Defendant has simply failed to substantiate her contention that litigation in Maryland "will be so gravely difficult and inconvenient that [she] will for all practical purposes be deprived of [her] day in court." Bremen, 407 U.S. at 17-18, 92 S.Ct. 1907. Mere allegations of serious inconvenience are insufficient to meet the "heavy burden" of showing why enforcement would be unreasonable. Thus, enforcement of the consents to jurisdiction in the forum selection clauses is reasonable.

3. Maryland Long Arm Statute/Due Process

Even if the forum selection clauses did not confer personal jurisdiction, Defendant's conduct satisfies the Maryland long arm statute and due process. A federal district court may exercise personal jurisdiction over a non-resident defendant "if (1) an applicable state long-arm statute confers jurisdiction and (2) the assertion of that jurisdiction is consistent with constitutional due process." Nichols v. G.D. Searle Co., 991 F.2d 1195, 1199 (4th Cir. 1993). Maryland's long-arm statute, Md. Code Ann., Cts. Jud. Proc. § 6-103, authorizes the exercise of personal jurisdiction to the limits permitted by the Due Process Clause of the Fourteenth Amendment. ALS Scan, Inc. v. Digital Serv. Consultants, Inc., 293 F.3d 707, 710 (4th Cir. 2002), cert. denied, 537 U.S. 1105, 123 S.Ct. 868, 154 L.Ed.2d 773 (2003). Yet, courts may not "simply dispense with analysis under the long arm statute," but rather must interpret it "to the limits permitted by the Due Process Clause when [they] can do so consistently with the canons of statutory constructions." Mackey v. Compass Mktg., Inc., 391 Md. 117, 141 n. 6,892 A.2d 479, cert. dismissed, 548 U.S. 941, 127 S.Ct. 345, 165 L.Ed.2d 1013 (2006). The constitutional question is whether the defendant purposefully established "minimum contacts" with Maryland such that maintenance of the suit does not offend "traditional notions of fair play and substantial justice." Int'l Shoe Co. v. Washington, 326 U.S. 310, 316, 66 S.Ct. 154, 90 L.Ed. 95 (1945) (quoting Milliken v. Meyer, 311 U.S. 457, 463, 61 S.Ct. 339, 85 L.Ed. 278 (1940)); see also Burger King Corp. v. Rudzewicz, 471 U.S. 462, 474, 105 S.Ct. 2174, 85 L.Ed.2d 528 (1985).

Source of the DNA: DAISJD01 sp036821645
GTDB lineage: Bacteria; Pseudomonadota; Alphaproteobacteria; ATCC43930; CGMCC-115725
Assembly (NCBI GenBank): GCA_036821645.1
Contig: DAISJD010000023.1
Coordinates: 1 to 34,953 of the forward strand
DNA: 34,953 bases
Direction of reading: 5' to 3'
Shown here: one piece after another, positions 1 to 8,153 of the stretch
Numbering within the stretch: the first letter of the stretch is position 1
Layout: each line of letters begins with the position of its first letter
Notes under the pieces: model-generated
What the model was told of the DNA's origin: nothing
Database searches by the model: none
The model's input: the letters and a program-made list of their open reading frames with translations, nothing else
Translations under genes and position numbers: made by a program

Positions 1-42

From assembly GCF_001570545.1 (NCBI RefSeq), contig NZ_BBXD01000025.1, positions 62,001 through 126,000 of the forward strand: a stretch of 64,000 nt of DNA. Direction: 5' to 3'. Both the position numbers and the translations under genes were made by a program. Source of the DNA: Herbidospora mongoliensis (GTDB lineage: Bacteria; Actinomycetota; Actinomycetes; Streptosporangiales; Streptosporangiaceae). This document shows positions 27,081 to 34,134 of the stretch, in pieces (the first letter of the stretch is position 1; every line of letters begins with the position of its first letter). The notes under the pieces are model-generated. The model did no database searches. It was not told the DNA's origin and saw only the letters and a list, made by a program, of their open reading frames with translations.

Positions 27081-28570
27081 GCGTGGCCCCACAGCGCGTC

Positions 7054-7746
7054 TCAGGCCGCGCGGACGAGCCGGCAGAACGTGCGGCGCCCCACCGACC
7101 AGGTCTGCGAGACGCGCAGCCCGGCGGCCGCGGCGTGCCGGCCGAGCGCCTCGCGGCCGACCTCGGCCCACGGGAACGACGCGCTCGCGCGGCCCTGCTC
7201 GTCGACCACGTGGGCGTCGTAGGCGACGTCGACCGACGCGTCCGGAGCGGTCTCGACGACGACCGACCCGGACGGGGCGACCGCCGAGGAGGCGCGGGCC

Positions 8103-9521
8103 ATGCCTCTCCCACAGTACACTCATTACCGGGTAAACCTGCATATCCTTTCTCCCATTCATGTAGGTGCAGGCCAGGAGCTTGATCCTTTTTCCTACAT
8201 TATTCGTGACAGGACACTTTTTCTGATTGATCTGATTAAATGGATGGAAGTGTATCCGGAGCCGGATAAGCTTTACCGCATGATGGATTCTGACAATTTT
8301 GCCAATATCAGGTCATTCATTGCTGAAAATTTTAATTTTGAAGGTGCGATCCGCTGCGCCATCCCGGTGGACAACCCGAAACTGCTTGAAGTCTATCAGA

Maryland's long-arm statute provides in pertinent part:

(b) A court may exercise personal jurisdiction over a person, who directly or by an agent:
(1) Transacts any business or performs any character of work or service in the State;
. . . .
(3) Causes tortious injury in the State by an act or omission in the State;
(4) Causes tortious injury in the State or outside of the State by an act or omission outside the State if he regularly does or solicits business, engages in any other persistent course of conduct in the State or derives substantial revenue from goods, food, services, or manufactured products used or consumed in the State;